Vodafone customers mugged on holiday have been pursued for more than a year by the mobile operator after thieves ran up £1,000s in premium-rate call charges on their stolen phones.

Despite last year's introduction of a code of practice to cap liability for unauthorised calls, Vodafone has continued to ignore pleas from customers hit by sky-high bills run up by crooks who stole their phones before the code was in place. In some cases customers' phones have even been disconnected over their refusal to pay up.

A crime wave has been sweeping popular European travel destinations in recent years, in which organised gangs set up premium rate phone lines before mugging unsuspecting tourists and using their phones to run up huge bills by calling these numbers and then taking a cut of the charges.

MoneySavingExpert.com spoke to one victim who was billed almost £6,000 after his phone was robbed at knife-point and he has been chased for payment by Vodafone for the past 18 months. It was only after we got involved that Vodafone finally agreed to waive the charge.

If you're unfortunate enough to be targeted by an organised gang of phone thieves while on holiday there is a way to stop them from racking up a big bill, which involves protecting your SIM (more on that later).

Martin Lewis
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'What Vodafone is doing is completely unethical'

IT support business boss Leon Crisp was robbed at knife-point while on holiday in Athens with his wife in February 2015, but their nightmare didn't end after reporting the crime – in fact it was only just beginning.

The thieves took the couples' money and phone, but it was not until after they arrived back home in the UK that Leon discovered the true cost of the theft, when he received his monthly bill from Vodafone.

The mugging took place in the Greek capital on a Sunday and – following Leon reporting it to local police, who told him the phone had been blocked – a call went in to Vodafone the next morning. In that time the thieves had run up a bill of almost £6,000.

Leon told us: "I had a knife to my throat, we were in shock and thought he was going to kill us – he seemed completely crazy. But after notifying the police and Vodafone we thought that was the end of it, until a month later when we received the bill for £5,789."

Leon informed Vodafone of his situation and refused to pay the bill, but this led to his phone – and his company's phones that are also on the contract – being cut off by Vodafone at various points over the past 18 months.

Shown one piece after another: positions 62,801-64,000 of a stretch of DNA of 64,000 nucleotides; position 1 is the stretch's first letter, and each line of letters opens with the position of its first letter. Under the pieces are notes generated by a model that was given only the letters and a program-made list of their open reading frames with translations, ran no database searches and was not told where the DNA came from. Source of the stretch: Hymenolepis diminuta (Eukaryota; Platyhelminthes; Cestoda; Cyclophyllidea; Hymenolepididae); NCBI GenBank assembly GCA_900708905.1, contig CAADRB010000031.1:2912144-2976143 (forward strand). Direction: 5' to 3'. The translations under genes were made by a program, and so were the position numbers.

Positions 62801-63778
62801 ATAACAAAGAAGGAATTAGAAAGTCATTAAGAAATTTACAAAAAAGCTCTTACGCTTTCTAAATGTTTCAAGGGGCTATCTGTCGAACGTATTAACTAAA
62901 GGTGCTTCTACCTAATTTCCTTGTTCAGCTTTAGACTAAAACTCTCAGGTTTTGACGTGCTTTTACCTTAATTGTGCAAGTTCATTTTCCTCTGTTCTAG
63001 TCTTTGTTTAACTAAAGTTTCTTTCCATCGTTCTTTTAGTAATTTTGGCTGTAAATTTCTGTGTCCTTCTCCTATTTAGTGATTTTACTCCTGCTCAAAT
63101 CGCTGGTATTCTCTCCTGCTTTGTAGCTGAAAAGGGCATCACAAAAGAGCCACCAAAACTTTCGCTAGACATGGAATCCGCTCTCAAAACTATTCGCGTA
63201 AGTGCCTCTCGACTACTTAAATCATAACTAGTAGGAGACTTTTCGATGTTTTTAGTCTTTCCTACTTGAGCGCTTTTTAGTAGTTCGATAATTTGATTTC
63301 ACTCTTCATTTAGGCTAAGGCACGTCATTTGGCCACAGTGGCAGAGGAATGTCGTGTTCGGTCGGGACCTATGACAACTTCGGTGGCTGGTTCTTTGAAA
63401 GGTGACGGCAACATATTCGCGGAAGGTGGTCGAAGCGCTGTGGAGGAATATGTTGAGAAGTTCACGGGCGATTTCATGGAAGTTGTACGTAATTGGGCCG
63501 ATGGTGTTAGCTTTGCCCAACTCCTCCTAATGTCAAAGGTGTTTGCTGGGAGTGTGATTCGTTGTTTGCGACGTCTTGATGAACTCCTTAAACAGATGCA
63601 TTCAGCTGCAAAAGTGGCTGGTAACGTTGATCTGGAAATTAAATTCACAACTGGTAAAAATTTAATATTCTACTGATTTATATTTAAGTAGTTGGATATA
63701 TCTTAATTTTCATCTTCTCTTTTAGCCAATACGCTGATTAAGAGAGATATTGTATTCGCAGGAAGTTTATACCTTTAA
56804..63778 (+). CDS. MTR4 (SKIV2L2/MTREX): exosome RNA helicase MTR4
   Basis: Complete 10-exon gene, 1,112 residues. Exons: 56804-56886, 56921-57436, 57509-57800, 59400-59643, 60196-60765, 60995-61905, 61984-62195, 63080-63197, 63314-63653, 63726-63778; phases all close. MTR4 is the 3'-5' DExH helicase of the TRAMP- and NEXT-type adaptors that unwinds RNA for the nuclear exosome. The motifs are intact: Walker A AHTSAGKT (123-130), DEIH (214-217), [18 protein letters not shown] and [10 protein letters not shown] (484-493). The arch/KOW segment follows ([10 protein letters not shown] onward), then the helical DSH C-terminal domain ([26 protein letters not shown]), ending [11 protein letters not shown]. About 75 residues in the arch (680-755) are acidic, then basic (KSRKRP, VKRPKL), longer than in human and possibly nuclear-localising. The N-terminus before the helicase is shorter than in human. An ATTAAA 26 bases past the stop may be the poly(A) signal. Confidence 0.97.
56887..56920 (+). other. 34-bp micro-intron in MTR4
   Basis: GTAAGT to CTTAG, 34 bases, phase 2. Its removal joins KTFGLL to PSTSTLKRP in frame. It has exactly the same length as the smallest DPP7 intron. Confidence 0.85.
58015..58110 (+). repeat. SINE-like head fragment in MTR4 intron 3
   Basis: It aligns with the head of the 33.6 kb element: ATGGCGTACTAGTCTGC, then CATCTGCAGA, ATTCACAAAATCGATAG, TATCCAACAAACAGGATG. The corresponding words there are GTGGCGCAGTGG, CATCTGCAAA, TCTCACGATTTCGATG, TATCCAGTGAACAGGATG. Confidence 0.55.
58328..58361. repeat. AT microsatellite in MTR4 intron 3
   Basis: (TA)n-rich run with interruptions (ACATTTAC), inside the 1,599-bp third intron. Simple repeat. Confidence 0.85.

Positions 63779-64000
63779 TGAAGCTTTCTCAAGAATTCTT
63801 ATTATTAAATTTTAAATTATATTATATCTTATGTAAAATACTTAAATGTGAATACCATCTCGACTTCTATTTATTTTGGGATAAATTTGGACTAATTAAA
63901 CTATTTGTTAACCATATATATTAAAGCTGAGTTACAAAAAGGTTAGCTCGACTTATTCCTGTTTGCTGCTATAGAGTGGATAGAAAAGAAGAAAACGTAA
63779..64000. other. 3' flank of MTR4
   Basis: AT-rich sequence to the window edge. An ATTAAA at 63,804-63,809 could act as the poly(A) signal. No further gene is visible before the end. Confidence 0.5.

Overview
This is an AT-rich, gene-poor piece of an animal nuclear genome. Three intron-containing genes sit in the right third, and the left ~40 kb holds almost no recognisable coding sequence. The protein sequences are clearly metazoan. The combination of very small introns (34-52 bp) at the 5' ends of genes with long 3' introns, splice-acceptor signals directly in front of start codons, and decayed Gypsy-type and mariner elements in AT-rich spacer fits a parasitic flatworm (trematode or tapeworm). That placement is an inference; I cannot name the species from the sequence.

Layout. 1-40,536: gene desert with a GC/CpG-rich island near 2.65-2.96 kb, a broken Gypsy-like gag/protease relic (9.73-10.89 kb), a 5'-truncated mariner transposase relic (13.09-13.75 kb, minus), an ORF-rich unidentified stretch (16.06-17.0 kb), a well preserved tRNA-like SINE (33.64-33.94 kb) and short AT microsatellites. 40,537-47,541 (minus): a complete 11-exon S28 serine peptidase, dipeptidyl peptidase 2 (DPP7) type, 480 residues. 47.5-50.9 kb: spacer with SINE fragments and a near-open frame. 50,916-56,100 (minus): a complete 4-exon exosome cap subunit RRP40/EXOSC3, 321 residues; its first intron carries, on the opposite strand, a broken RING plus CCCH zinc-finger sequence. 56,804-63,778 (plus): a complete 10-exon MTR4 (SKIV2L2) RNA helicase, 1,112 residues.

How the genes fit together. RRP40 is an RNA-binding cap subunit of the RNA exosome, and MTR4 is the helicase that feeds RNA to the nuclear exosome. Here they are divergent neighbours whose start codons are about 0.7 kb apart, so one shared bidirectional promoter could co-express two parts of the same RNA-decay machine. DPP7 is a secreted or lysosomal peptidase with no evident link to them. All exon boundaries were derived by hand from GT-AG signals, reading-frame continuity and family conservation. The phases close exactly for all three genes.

He adds: "This has caused a huge amount of disruption as we keep getting cut off. What Vodafone has been doing is completely unethical, they are preying on people's misfortune – whether it be people like us who have been the target of fraudsters or people who have had their children run up big bills on premium rate lines."

'I was extremely distressed and Vodafone made the experience significantly worse'

Update Monday 8 August: Having initially been unavailable for comment when this story was published, Vodafone has since clarified that the bill Helen received was not for calls made after the phone was stolen but was instead due to her being wrongly charged for a new handset when she only required a new SIM. Vodafone has subsequently apologised, wiped the incorrect charge and has handed over a "goodwill payment" of £300.

Unfortunately, Leon's case is not an isolated incident when it comes to Vodafone playing hardball with customers who've been targeted by organised thieves overseas.

We were also contacted by pensioner Helen Dickinson who was attacked while holidaying with her daughter in Greece in June 2015.

The attacker stole Helen's handbag, which contained cash and a new mobile. Although her daughter had the foresight to call Vodafone within 30 minutes of the attack to report the phone stolen, Helen later received a bill for £450.

Helen says: "I have phoned and emailed Vodafone on countless occasions – and gone through the whole story countless times – to try and get this issue resolved, to no avail.

"No one is willing or able to help, apparently. Even a few weeks ago I had an email to say my account is still £400-plus in debt. As you can imagine, as a pensioner, I was extremely distressed about the attack and Vodafone has made the whole experience significantly worse."

This is not the first time Vodafone has been in the news over its policy of pursuing customers who've been targeted by thieves. In 2014 The Guardian reported that two men from North Wales had been billed £10,500 and £4,300 respectively after their phones were stolen in Barcelona.